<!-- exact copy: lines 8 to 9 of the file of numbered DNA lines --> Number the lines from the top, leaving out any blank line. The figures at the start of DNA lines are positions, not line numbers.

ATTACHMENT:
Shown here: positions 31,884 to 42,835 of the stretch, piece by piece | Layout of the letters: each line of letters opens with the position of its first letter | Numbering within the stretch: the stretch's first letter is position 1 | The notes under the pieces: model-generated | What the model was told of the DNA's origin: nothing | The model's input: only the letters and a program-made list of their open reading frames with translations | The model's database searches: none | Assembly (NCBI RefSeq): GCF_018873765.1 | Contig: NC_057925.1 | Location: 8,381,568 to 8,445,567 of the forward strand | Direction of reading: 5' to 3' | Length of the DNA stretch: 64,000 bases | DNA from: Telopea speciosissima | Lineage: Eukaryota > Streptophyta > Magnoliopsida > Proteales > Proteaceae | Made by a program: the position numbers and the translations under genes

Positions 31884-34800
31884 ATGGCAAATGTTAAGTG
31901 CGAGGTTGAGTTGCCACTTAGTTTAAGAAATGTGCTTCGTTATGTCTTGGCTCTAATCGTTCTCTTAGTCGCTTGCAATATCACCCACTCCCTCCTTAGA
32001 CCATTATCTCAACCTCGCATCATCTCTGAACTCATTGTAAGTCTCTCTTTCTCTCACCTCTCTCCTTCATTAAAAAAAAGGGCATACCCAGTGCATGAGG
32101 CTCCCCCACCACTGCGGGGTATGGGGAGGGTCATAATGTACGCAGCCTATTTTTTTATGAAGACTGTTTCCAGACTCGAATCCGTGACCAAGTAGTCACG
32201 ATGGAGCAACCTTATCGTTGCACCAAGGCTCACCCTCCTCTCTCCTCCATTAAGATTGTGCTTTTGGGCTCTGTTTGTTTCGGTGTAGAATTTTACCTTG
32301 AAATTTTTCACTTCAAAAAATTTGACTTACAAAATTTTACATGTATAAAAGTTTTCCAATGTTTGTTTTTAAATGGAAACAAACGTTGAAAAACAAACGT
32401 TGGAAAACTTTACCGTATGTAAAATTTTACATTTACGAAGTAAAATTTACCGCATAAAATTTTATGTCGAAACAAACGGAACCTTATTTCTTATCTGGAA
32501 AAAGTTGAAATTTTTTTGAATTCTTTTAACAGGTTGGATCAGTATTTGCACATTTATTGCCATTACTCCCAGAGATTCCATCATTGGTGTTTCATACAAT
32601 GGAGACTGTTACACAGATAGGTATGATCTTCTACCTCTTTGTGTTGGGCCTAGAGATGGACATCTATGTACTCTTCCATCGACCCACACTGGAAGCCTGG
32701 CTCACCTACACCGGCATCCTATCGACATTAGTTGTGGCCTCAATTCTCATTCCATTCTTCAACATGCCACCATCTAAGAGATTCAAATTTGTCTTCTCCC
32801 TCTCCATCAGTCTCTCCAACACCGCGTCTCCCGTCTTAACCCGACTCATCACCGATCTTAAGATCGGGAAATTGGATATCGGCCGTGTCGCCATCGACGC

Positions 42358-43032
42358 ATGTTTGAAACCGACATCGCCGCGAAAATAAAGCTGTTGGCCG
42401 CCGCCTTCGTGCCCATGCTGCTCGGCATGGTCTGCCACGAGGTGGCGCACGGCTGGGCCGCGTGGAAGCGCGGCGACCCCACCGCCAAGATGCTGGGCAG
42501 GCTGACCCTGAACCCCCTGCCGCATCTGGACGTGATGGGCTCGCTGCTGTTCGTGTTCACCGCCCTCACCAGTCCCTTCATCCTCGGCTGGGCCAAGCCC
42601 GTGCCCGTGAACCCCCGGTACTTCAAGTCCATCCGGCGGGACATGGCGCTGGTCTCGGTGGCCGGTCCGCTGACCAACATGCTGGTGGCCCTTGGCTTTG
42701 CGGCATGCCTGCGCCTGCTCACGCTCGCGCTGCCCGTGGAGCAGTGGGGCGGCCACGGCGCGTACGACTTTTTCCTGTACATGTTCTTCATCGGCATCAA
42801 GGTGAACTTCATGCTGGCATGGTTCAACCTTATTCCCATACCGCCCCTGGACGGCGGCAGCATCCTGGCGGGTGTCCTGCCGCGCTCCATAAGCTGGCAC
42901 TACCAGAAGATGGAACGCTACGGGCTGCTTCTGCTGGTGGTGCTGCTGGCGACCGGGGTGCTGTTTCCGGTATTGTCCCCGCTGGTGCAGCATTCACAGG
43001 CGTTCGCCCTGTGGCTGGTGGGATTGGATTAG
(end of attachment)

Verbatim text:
32301 AAATTTTTCACTTCAAAAAATTTGACTTACAAAATTTTACATGTATAAAAGTTTTCCAATGTTTGTTTTTAAATGGAAACAAACGTTGAAAAACAAACGT
32401 TGGAAAACTTTACCGTATGTAAAATTTTACATTTACGAAGTAAAATTTACCGCATAAAATTTTATGTCGAAACAAACGGAACCTTATTTCTTATCTGGAA